In one French hospital, the homeopathic medicine Aconite was used for children experiencing panic and heightened pain after surgery with a 95% success rate. This means that by using just one homeopathic medicine these children experienced less pain and fear without any side effects or risk of complications with other medications. Why this study isn’t being shared in the news is frustrating to this homeopath, who sees results every day. Okay, I know this wasn’t a double blind placebo controlled study, so here’s a study that fits that criteria: clear beneficial results were seen when homeopathy was used for acute diarrhea in a clinical trial in Nepal, alongside conventional rehydration techniques. Remember that acute diarrhea is the leading cause of illness and death in children worldwide – and that homeopathy is inexpensive and without side effects.
In an era of miracle cures and misinformation, it’s healthy to be skeptical, but it’s just as important to suspend disbelief in the face of overwhelming evidence.
FICTION: Homeopathic medicine is so diluted it’s like one drop in an ocean.
FACT: Homeopathic medicines have active ingredients that work and there is scientific and clinical evidence to prove it.
“Pharmacists recommend homeopathic medicine because it’s safer”
I’m not a pharmacist, but as a homeopath I know that homeopathic medicines are exceptionally safe. In Europe, where most health products are sold in pharmacies rather than over the counter, homeopathic medicines are often recommended when consumers are looking for natural solutions. In one survey of French pharmacists, 94.5% recommend homeopathic medicines to pregnant women because it’s so safe. Why shouldn’t Canadian pharmacists do the same? And yes, we also want consumers to be informed, but with facts, not more misinformation.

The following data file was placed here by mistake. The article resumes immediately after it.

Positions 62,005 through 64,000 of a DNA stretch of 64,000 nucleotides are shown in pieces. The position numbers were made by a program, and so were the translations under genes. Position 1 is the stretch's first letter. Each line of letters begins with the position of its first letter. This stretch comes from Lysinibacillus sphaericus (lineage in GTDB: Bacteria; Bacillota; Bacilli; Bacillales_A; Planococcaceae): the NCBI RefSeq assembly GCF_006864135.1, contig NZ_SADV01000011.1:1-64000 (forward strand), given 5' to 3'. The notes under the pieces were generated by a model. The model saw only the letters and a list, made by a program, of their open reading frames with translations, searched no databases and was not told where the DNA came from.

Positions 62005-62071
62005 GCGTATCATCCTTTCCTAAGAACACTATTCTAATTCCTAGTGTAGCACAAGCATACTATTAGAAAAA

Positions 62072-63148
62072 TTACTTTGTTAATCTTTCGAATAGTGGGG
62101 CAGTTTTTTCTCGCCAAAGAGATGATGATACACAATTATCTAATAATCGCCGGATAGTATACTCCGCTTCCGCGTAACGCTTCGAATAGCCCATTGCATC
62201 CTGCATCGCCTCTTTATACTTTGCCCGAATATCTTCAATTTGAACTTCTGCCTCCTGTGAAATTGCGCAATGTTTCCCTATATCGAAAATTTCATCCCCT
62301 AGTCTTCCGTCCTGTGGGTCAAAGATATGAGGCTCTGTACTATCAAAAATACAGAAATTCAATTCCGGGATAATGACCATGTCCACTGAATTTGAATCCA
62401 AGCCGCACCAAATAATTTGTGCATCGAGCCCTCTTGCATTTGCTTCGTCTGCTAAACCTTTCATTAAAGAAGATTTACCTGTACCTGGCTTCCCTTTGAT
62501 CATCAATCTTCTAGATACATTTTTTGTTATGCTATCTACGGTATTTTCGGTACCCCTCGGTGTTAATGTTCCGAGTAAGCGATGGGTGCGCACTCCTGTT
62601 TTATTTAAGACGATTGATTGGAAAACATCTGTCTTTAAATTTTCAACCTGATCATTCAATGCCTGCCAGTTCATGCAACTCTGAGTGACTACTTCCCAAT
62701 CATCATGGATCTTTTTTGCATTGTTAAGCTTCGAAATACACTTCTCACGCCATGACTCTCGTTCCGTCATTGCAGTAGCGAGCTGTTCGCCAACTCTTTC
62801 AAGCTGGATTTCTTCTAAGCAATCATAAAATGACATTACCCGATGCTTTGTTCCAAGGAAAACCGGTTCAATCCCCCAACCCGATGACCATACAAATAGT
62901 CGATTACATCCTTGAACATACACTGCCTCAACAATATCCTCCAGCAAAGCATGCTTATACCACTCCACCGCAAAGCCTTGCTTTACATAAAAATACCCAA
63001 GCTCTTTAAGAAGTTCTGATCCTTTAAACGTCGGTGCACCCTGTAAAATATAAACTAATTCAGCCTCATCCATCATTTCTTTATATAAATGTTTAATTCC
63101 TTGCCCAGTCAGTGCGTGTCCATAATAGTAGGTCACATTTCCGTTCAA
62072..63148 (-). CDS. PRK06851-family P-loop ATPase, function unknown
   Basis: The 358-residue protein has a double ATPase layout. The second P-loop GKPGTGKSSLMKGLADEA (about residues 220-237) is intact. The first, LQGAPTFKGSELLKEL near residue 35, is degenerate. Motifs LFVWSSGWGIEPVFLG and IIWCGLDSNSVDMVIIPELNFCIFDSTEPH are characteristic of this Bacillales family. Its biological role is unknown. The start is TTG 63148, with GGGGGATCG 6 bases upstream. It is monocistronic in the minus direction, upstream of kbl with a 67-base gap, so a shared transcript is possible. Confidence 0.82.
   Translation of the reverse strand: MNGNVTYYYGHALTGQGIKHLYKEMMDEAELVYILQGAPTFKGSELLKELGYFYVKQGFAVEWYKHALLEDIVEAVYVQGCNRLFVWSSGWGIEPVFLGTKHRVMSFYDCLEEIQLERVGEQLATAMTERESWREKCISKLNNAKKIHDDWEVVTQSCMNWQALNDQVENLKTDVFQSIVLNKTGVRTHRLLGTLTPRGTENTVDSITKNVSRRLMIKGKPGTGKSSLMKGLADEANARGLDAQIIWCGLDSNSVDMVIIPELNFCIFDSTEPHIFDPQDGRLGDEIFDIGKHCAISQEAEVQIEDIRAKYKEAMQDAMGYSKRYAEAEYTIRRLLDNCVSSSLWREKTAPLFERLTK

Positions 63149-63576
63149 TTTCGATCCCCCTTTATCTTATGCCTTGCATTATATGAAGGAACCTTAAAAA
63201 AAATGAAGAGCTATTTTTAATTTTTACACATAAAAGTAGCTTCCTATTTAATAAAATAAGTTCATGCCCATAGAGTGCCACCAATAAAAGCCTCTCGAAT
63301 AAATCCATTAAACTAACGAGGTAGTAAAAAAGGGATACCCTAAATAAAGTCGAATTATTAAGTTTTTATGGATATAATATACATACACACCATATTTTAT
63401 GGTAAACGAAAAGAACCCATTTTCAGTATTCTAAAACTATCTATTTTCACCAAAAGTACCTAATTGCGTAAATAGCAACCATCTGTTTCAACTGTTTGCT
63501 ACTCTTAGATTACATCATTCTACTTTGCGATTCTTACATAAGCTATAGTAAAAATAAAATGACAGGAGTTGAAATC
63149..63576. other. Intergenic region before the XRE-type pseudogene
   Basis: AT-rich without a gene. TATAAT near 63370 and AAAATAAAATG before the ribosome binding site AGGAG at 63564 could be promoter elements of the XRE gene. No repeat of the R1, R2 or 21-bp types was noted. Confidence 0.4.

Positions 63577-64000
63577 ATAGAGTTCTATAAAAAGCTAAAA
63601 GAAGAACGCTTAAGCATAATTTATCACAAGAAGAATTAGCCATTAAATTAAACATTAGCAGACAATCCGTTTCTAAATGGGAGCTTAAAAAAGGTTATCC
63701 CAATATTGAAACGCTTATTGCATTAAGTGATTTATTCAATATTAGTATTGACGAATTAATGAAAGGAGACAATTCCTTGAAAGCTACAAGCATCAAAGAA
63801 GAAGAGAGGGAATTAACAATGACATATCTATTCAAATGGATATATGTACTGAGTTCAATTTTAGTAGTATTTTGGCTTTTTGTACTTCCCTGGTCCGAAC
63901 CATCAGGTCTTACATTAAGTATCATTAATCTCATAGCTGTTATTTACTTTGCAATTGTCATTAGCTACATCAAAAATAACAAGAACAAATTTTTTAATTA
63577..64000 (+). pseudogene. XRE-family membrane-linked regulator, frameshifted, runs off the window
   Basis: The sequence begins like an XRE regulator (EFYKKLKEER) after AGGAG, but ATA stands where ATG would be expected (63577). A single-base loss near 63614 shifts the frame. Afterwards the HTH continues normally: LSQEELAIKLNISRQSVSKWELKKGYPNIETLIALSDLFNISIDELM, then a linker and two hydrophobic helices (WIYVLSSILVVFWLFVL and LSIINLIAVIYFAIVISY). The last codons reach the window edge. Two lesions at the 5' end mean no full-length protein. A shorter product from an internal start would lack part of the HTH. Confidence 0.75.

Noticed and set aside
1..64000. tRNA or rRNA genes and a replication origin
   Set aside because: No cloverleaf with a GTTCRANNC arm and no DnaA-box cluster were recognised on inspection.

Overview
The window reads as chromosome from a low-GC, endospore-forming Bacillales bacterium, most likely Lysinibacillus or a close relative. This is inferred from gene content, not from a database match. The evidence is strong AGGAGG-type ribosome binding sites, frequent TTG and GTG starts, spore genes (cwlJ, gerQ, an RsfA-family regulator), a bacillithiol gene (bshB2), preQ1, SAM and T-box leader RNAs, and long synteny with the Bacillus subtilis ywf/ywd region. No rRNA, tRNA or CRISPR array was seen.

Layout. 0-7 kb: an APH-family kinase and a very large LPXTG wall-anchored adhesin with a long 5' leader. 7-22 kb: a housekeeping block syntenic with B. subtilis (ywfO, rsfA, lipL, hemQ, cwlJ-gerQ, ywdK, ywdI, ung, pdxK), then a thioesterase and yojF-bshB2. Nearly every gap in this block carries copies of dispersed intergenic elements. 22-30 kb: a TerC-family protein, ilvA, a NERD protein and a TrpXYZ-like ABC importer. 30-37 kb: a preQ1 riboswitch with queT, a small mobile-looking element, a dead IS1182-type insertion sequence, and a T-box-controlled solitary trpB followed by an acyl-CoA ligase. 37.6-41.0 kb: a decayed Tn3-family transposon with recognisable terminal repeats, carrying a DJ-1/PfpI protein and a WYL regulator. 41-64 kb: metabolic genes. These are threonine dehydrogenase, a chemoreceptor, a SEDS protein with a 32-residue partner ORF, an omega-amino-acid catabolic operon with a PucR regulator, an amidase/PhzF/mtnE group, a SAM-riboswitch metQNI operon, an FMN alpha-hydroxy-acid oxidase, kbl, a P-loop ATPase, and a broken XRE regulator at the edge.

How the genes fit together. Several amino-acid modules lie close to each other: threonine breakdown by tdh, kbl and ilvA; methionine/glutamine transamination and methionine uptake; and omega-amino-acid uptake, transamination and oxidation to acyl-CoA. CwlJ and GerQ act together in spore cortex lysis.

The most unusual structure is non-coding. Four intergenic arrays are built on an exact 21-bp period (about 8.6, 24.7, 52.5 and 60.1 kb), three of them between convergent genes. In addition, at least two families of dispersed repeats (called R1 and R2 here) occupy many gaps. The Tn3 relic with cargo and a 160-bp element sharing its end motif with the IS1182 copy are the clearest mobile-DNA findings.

Homeopathic medicines should be used wisely, not to replace conventional medications or diagnoses and not by accident! Let’s use homeopathic medicine on purpose, as a home remedy before pharmaceuticals are needed or with the help a homeopath when pharmaceuticals are not enough and with the wisdom of conventional medical procedures to complement it.
FACT: 60% of Canadian pharmacists and 94.5% of French pharmacists recommend homeopathic medicines because they’re exceptionally safe.
Homeopathy vindicated – combatting misinformation together
Join me in supporting freedom of choice in health care. Speak up when you hear someone bashing homeopathy or any other type of natural medicine and do it kindly. If the person is speaking from their own experience, that’s totally fair – but if they’re just spreading around more of the same misinformation, tell them that homeopathy is being vindicated and send them to the Homeopathy Research Institute FAQ page. This website is run by scientists who are gathering evidence because homeopathic medicine is out there for a reason. It works. It’s based on science. And there is evidence.